You can’t decide to change a company and expect it to be changed just like that. There’s no magic wand you can wave and ‘Voila! Success! Things have changed!!' It just doesn’t work that way and that’s what companies tend to overlook. In order to change a company, you have to change the people who work there. And people usually don’t change because you tell or even order them to. People tend to resist change because that change conflicts with their habits. In order to create the big desired change, you’ll have to think about the new habits you want to create and the existing habits you’ll need to change to make that happen. As a company, you need to be really aware of all the collective habits that make up your company and most managers are so used to looking at the big and long term picture that they have no idea about the daily routines that run their company. So, what to do? Let’s hire Nancy, the Happy Scrum Master!
Changing habits takes time. Why? Because habits are routines that have been ingrained in our daily lives and most of the time we’re not even aware of what it is we’re doing and why. Charles calls this the Habit Loop. Basically, there’s a Cue that leads to a Routine which is followed by a Reward. The cue creates a craving that can only be satisfied by that particular reward and the only way to get the reward is to stick to a certain routine. Changing that routine will only work if you not only know what the routine is, but also which cue causes the craving and why that craving can only be satisfied by that particular reward.
Luckily, you can also change habits by starting new ones. By focussing on creating positive routines you can essentially create this snowball effect. For instance, one of the examples Charles gives in the book is if people start running and manage to turn that running into a habit, they will start feeling better and that will cause them to start eating more healthy foods and stop smoking. In other words, by starting a new habit, they will change an old habit or even replace an old habit with that new habit. Good, isn’t it? And the best thing is, you don’t have to create a new habit that takes a lot of time and effort. It works equally well, if not better, if you start with small habits. You know that story about the butterfly that flaps its wings and creates a tornado? That’s what I’m talking about.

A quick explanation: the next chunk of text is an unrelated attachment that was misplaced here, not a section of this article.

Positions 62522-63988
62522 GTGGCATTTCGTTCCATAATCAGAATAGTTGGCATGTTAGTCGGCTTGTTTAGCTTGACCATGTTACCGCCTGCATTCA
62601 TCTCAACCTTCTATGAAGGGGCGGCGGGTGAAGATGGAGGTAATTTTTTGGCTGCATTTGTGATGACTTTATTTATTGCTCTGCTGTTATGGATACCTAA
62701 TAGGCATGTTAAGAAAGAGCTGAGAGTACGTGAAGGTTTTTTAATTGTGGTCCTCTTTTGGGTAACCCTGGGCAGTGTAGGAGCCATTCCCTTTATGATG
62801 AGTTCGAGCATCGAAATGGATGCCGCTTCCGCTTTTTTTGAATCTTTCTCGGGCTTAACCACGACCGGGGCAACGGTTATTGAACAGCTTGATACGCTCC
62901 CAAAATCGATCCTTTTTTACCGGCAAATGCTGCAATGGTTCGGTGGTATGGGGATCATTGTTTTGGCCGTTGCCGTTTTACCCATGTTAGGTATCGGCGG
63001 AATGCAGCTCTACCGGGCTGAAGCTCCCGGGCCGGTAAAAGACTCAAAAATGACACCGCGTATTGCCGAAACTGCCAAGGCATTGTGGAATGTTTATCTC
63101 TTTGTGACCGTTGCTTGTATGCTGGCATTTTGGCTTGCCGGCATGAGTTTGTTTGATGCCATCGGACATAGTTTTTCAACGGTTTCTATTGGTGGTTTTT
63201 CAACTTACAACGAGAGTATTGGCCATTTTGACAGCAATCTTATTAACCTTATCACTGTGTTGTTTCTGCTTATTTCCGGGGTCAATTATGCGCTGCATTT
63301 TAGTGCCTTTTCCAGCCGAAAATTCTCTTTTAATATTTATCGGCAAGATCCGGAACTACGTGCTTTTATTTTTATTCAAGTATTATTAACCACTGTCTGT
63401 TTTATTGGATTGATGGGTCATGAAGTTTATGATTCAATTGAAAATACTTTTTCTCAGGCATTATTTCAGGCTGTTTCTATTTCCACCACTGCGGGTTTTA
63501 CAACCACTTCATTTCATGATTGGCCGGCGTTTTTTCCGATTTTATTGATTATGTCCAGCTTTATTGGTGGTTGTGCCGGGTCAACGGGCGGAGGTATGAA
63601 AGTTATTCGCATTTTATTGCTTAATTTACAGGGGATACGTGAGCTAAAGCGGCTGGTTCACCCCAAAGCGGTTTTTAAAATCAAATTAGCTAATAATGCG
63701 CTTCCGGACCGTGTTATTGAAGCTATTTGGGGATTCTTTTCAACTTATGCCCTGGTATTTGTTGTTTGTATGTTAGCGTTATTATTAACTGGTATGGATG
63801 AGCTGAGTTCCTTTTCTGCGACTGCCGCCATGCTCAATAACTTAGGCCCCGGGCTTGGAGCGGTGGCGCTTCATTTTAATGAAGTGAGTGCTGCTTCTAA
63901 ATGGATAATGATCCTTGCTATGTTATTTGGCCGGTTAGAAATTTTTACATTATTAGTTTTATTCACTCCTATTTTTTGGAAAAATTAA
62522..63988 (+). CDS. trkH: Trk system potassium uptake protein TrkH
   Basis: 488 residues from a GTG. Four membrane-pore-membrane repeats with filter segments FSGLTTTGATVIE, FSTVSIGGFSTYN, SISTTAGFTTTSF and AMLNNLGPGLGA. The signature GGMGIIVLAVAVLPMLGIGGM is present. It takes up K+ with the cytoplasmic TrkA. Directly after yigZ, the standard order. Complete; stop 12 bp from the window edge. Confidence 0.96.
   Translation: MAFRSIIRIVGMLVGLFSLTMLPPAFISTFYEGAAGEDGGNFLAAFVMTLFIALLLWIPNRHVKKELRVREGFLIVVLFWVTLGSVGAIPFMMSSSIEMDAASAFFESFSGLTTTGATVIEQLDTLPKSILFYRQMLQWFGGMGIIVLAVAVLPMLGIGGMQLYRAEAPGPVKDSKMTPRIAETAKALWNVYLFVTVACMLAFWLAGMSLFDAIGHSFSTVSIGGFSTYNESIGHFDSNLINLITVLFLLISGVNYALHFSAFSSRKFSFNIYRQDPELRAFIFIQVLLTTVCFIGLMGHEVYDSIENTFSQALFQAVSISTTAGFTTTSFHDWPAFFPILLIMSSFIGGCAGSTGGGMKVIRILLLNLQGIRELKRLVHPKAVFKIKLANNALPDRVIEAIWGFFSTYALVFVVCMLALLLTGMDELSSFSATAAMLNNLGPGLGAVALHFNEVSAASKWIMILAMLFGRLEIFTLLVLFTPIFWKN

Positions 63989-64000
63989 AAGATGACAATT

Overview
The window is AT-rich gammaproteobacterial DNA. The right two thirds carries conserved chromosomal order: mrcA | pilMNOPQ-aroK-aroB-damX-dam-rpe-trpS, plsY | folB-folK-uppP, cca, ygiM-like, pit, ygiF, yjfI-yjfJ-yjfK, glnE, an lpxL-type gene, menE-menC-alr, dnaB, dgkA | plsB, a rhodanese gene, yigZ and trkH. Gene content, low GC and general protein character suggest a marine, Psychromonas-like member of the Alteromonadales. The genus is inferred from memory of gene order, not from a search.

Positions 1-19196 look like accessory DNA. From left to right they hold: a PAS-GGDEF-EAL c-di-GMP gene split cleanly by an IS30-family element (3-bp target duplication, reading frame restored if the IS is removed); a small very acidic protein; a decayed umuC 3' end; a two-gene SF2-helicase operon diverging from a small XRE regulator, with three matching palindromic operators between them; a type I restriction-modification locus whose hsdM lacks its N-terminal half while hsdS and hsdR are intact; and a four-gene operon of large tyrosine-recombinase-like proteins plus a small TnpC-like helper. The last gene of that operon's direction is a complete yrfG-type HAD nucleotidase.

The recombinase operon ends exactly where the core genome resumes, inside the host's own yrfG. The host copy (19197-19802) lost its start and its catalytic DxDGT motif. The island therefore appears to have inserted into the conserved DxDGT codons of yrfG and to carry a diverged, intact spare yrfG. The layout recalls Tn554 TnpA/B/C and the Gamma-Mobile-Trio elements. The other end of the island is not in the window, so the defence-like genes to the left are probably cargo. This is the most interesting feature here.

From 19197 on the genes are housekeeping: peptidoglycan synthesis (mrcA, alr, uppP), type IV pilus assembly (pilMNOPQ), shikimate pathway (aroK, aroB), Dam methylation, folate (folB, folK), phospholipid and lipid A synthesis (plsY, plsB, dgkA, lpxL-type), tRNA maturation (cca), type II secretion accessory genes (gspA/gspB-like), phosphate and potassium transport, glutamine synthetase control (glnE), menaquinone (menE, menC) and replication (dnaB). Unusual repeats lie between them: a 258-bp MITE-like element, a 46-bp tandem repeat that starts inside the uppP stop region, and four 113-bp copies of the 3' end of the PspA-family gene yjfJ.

Focus on creating a new habit that’s easy to maintain and it will boost your confidence. That confidence will help you not only maintain your new routine but will also give you the energy to make more changes and before you know it you have made that big change too and turned it into a new habit. And as I said before, I’m all about making positive changes. I love helping companies and people create that positive vibe and atmosphere that is needed to get the ball rolling and turn that change into a new and positive routine. And that is why I still think it’s a good idea to at least browse through this book, because even though it focuses on a lot of negatives the aim is to turn them into something positive.
A good example of the impact of one small change is: start off by making your bed each morning. Which I don’t, by the way, I just can’t be bothered. ;)